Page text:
Yeah, their defiance has been inspiring to watch. I know Zelenskyy has been turned into a hero, but I think these things are a little more complicated. He denied right up until it happened, that this was going to happen, and he had no plan to evacuate his people.

Donald Jensen 
Well, you know, Julie, that's what the press said. And frankly, that alarmed me in the run up to the war. But there's been another stream of quieter Ukrainian warning information that he was doing that partly to get the Russians off guard. And they were actually preparing. Certainly, the stout Ukrainian defense on the part of the Defense Ministry shows that they were ready, even if they were outnumbered and outgunned. So you raise an excellent question, and it's not clear what Zelenskyy and his people were doing. That may well be just to keep the Russians off balance and maybe get them overconfident. One of the things about this war, Julie, has been the use of disinformation on both sides. The Russians have a narrative, which is obviously not true, about Ukraine and its country and its people and the war. But Zelenskyy and even the Biden administration, I think, they've used public information very effectively. Remember, in the run up to the war, the White House was leaking when the war would start, when this or that would happen. And I think the Russians were kept off guard by that. They didn't expect that. They usually put out their narrative, it convinces a lot of people even in the West. This time, it wasn't as successful. And that's been really one of the noteworthy things about the war. The Ukrainians, I think, are a little more experienced than we are in this. And they've been playing back narratives too, which fogs up our ability to understand and see what's going on. But it also does have I think, a slight, not insignificant, but a slight pushback on Russian plans. And as we've seen, the biggest Russian miscalculation of all has been that the Ukrainians have resisted, contrary to what the Kremlin thinks. And that has been a major factor in the Russians trouble advancing so far.

Julie Mason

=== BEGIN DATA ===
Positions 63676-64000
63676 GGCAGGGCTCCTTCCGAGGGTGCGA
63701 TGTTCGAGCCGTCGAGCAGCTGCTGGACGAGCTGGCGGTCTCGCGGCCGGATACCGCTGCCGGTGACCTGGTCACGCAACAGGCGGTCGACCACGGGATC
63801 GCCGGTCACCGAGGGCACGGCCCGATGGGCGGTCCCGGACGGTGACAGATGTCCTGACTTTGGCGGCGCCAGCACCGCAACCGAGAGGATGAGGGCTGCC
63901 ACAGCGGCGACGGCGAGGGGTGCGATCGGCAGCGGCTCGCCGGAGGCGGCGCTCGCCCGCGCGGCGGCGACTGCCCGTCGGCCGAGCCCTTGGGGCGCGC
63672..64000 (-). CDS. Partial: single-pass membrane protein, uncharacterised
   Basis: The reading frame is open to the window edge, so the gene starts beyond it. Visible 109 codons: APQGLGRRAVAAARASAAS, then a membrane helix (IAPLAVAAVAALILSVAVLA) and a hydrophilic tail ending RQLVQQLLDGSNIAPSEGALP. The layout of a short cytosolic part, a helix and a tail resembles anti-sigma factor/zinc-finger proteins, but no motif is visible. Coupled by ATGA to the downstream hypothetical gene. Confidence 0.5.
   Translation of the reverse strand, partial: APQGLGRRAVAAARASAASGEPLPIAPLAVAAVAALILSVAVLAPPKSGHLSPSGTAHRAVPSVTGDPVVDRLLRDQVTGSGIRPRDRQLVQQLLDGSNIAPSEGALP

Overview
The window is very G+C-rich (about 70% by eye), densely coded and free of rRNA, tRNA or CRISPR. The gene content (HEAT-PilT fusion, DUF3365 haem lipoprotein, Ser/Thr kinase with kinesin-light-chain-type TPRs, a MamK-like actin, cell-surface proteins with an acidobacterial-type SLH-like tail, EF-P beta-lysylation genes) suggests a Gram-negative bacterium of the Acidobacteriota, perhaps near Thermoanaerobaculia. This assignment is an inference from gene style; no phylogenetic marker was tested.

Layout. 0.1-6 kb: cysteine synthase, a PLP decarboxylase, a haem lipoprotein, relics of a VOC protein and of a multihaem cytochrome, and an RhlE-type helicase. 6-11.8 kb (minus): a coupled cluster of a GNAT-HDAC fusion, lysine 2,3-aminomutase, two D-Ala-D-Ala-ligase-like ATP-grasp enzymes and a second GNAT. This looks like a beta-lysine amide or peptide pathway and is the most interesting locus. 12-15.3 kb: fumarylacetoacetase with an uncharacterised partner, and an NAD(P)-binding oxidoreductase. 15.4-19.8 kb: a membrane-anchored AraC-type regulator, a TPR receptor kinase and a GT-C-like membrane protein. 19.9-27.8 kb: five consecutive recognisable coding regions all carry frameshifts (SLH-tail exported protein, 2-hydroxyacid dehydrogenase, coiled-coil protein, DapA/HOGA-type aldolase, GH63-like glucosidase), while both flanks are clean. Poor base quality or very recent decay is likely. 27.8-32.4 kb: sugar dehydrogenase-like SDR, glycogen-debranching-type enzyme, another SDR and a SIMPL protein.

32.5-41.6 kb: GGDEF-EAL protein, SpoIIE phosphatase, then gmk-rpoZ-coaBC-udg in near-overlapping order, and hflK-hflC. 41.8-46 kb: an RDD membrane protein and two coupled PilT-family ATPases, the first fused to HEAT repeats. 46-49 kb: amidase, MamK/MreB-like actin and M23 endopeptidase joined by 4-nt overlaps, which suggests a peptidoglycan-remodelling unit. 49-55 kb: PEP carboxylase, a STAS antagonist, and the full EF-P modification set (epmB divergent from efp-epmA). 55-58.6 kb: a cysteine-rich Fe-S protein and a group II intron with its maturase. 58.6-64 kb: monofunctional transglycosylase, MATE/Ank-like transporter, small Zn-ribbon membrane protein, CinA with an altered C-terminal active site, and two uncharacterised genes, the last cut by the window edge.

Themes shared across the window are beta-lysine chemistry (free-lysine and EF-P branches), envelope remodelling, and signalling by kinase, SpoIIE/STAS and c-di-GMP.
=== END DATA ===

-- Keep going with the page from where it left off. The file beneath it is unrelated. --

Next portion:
Antony Blinken was talking over the weekend about some scheme to use Polish fighters to go into Ukraine, and then the U.S. would backstop them with more jets from the U.S. Isn't that a violation of Section Five? I mean, isn't that getting a little close to NATO involvement in Ukraine?

Donald Jensen 
It's very close, Julie. And you know, there are interpretations and there are interpretations. We are supplying Ukraine with weapons, offensive weapons, and the Russians could interpret that as NATO involvement. They do not so far. And I would note in passing, there is a deconfliction channel between the Russian military and the U.S. But when you're talking about what you just mentioned, which is to say the Poles give the Ukrainians old Russian built fighters, and we give the Poles new stuff that comes very close to a NATO involvement. It's a gray area and it's dangerous. Not to say I don't support it, but it's dangerous. The related issue is the no fly zones, Julie, which a lot of senators want, would essentially allow NATO with the U.S. to shoot down Russian aircraft, anti-aircraft missile systems and so forth, to protect the Ukrainian Air Force and troops on the ground. Ukrainian Air Force, by the way, is a weak spot in the Ukrainian Armed Forces. That, again, is seen by the Pentagon and the White House as essentially pulling NATO and the U.S. into a war with Russia. That's why the Biden administration is opposed to it. I suspect that will continue. But there are a lot of people in the West who do want a no-fly zone and it would be effective I'm sure. But it would drag NATO really effectively to a de facto direct conflict with the Russians and that's why we – we being the U.S. and NATO – are playing safe.

Julie Mason 
Right and as you mentioned earlier, with Putin and his forces depleted if NATO comes in full strength what's his response gonna be? You know, there's not a lot you can fall back on except perhaps his nuclear weapons.

Donald Jensen 
Yeah, we know what he could fall back on. And that really is the gray ghost behind all this stuff. So I don't think there's going to be a no-fly zone for the reasons you mentioned. And I would add, as you've read everywhere the past couple of weeks, there is now questions about Putin's own cognitive abilities, to put it in a neutral way. I think there's too much talk about him being crazy, because we don't know that. But certainly he's isolated. And the fact that he's isolated is not good, either, because leaders –especially leaders of authoritarian regimes – need information that's accurate. And I go back, Julie, to two weeks ago today when you saw the film within their security council meeting and, and Putin dressed down ahead of his own intelligence service, who's a really a hardliner, because his intelligence service wanted more negotiations. That could have been staged, but has suggested Putin may not always follow the best and brightest information his advisors can provide. That is dangerous, and that's why people are very cautious about dragging NATO and the U.S. more directly into the conflict.

Julie Mason 
Dr. Donald N. Jensen is director for Russia and Strategic Stability at the U.S. Institute of Peace. Dr. Jensen, thank you so much for joining me this morning.

Donald Jensen 
Thank you, Julie.